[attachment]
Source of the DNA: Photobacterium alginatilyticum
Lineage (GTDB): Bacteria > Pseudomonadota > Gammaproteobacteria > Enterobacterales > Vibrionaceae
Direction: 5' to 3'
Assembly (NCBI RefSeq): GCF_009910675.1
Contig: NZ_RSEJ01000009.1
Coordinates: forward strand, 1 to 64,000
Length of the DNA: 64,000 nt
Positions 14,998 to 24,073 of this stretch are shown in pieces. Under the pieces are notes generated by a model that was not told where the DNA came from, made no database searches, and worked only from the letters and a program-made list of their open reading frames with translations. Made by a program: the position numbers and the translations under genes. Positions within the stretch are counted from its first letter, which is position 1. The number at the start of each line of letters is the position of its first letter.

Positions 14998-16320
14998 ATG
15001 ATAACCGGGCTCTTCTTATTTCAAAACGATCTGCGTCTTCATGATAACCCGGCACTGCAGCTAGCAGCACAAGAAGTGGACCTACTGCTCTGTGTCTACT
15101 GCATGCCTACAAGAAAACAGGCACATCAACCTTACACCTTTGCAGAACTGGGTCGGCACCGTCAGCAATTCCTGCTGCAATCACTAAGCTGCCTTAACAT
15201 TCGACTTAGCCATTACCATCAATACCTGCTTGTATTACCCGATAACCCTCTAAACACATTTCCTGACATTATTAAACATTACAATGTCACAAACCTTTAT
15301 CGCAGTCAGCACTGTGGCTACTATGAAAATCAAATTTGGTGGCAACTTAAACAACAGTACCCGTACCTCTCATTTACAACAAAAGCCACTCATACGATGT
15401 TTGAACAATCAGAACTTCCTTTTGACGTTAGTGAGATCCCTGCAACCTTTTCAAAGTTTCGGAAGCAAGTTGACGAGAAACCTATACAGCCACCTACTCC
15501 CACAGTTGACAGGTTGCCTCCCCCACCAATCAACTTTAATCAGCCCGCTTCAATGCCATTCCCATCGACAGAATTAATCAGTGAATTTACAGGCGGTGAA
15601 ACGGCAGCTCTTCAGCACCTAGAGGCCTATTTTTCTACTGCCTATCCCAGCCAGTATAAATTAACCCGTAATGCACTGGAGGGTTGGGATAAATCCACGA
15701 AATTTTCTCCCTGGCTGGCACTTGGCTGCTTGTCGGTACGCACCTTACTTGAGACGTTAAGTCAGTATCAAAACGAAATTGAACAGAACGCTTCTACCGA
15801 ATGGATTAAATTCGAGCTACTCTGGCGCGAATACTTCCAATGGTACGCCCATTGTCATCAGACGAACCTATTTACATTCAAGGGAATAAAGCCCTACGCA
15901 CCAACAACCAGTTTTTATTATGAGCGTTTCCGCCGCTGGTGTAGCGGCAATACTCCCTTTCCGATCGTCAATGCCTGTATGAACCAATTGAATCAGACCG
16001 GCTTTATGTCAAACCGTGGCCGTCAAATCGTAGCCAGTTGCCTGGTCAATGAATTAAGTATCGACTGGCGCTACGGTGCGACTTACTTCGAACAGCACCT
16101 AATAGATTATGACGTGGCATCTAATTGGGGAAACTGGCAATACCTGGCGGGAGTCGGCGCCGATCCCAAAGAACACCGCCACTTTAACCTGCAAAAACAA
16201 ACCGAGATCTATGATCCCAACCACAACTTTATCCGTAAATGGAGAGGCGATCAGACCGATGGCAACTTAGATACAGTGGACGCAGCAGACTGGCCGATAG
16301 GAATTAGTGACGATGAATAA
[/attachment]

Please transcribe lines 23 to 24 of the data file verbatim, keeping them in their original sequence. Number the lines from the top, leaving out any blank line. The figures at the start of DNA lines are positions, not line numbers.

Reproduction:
16201 ACCGAGATCTATGATCCCAACCACAACTTTATCCGTAAATGGAGAGGCGATCAGACCGATGGCAACTTAGATACAGTGGACGCAGCAGACTGGCCGATAG
16301 GAATTAGTGACGATGAATAA